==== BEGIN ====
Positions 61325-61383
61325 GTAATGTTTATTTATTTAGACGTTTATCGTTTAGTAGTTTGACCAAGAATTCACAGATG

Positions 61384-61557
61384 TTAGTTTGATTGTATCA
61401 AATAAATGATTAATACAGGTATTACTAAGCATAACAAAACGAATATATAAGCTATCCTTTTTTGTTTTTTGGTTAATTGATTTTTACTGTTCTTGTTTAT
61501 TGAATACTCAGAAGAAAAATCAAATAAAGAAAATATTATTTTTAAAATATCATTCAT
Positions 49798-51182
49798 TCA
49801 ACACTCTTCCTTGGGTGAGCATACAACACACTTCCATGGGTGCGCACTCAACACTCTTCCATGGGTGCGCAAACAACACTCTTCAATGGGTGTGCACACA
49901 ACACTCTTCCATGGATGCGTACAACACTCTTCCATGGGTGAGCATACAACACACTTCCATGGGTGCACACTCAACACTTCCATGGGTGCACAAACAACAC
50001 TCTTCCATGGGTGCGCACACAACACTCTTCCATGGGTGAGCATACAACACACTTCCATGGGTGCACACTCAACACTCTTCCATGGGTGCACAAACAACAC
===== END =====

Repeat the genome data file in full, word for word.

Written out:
Positions 61325-61383
61325 GTAATGTTTATTTATTTAGACGTTTATCGTTTAGTAGTTTGACCAAGAATTCACAGATG

Positions 61384-61557
61384 TTAGTTTGATTGTATCA
61401 AATAAATGATTAATACAGGTATTACTAAGCATAACAAAACGAATATATAAGCTATCCTTTTTTGTTTTTTGGTTAATTGATTTTTACTGTTCTTGTTTAT
61501 TGAATACTCAGAAGAAAAATCAAATAAAGAAAATATTATTTTTAAAATATCATTCAT
Positions 49798-51182
49798 TCA
49801 ACACTCTTCCTTGGGTGAGCATACAACACACTTCCATGGGTGCGCACTCAACACTCTTCCATGGGTGCGCAAACAACACTCTTCAATGGGTGTGCACACA
49901 ACACTCTTCCATGGATGCGTACAACACTCTTCCATGGGTGAGCATACAACACACTTCCATGGGTGCACACTCAACACTTCCATGGGTGCACAAACAACAC
50001 TCTTCCATGGGTGCGCACACAACACTCTTCCATGGGTGAGCATACAACACACTTCCATGGGTGCACACTCAACACTCTTCCATGGGTGCACAAACAACAC